In one case, an umemployed law school graduate has taken to posting photos of excrement next to law schools he deems unworthy of existing (most!) and then denounces law school faculty (by name) as "pigs," "cockroaches" and "pussies." In another case, a lawyer in Chicago, a man in his mid-40s, has devoted hundreds of hours to blogs and chatrooms where he ridicules law review articles mainly by minority and female law professors -- so far, under a pseudonym, though one victim of his harassment has filed an ethics complaint with the Illinois Bar.

The cyber-hysteria about law schools is not only tediously repetitive, it is immune to facts or evidence. That became clear last summer when Michael Simkovic, a law professor, and Frank McIntyre, a labor economist, conducted the first systematic study of economic outcomes for those with a JD compared to students with similar credentials who only earned a B.A. The results were unambiguous: students who earned a J.D. earned substantially more than their B.A. counterparts at almost every level of the income distribution; even the 25th percentile earners fared better. The cyber-mob counseled against earning a J.D. without offering any other guidance; yet the best evidence on offer, from Professors Simkovic and McIntyre, demonstrated that a J.D. was a good financial investment for the vast majority over the long term.

The cyber-response to this analysis was astonishing: those committed to the proposition that law schools were wicked, the cause of their economic misfortune, could not countenance that the facts were otherwise. Professor Simkovic responded systematically and calmly to the attacks over a period of several weeks, demonstrating the mistakes and errors underlying every objection to their research. None of this had any effect on the cyber-hysteria. Why?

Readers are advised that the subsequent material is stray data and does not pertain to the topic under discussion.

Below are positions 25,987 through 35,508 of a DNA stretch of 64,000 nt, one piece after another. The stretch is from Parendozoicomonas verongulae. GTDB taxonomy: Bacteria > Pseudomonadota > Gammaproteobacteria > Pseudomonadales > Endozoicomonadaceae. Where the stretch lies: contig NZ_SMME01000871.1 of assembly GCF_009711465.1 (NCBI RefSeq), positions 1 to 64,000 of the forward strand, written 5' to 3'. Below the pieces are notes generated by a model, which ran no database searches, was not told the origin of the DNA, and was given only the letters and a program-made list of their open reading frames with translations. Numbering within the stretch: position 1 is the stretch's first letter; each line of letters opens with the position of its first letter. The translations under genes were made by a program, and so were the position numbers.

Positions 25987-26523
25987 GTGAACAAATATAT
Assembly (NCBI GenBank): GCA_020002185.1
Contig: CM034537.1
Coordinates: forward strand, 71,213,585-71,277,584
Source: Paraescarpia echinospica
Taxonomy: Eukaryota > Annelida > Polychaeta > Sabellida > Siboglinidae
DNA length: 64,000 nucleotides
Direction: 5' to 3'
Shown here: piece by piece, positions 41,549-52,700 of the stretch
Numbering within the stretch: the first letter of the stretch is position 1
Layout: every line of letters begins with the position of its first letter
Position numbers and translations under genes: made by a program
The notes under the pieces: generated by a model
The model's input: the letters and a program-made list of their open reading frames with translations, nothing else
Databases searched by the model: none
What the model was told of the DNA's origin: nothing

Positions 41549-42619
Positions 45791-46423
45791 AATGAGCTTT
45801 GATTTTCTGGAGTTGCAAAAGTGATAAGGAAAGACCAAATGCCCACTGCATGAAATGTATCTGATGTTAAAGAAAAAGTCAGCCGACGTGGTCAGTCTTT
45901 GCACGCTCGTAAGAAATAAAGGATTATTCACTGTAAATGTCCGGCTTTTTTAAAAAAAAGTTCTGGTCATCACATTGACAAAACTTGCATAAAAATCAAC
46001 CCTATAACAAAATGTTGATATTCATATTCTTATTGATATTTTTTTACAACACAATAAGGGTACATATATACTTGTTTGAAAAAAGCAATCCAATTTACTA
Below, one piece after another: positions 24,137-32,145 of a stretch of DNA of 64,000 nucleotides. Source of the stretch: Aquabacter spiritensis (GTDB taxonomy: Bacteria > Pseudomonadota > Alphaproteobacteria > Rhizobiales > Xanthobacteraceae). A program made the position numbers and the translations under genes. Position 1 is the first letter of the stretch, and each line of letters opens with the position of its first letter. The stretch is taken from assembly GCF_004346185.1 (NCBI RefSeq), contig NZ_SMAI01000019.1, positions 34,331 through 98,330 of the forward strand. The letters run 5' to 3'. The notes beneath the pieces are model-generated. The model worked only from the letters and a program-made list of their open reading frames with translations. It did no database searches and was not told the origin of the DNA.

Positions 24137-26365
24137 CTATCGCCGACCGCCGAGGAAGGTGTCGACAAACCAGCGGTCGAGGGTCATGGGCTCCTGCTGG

A large body of research -- usefully summarized here -- shows that when like-minded individuals congregate and talk only with each other, their positions become more extreme, and even contrary evidence is then interpreted as confirming the correctness of the most extreme opinions. We have seen this with the Republican Party, which, as Thomas Mann (of the liberal Brookings Institution) and Norman Ornstein (of the conservative American Enterprise Institute) have noted, is now "ideologically extreme; scornful of compromise; unmoved by conventional understanding of facts, evidence and science; and dismissive of the legitimacy of its political opposition." So, too, with the on-line critics of law schools: facts that do not comport with their ideology ("law school is a scam") are deemed not to be facts, and critics of the hysteria are subjected to relentless abuse and defamation.

The analogy with the current extremism of the Republican Party goes further. It has always been a staple of Republican ideology that systemic problems are attributable to individual malfeasance and should be addressed by individual charity. The globalization of legal services, increased competition among legal service providers, the economic catastrophe of 2008 and the recession in the legal services market: these systemic events are now blamed on individual actions by law school deans and professors, and cyber-critics, in turn,fault them for having failed to be charitable by demanding higher teaching loads and lower salaries.

If, as The National Jurist predicts, we are only a couple of years away from an equilibrium in the market between jobs and new law school graduates, then the irrational cyber-hysteria about law schools will soon be a thing of the past. The suffering that has brought it on, however, remains real, and soon Congress will need to take up debt relief for a generation of students caught in the vise of an economic catastrophe.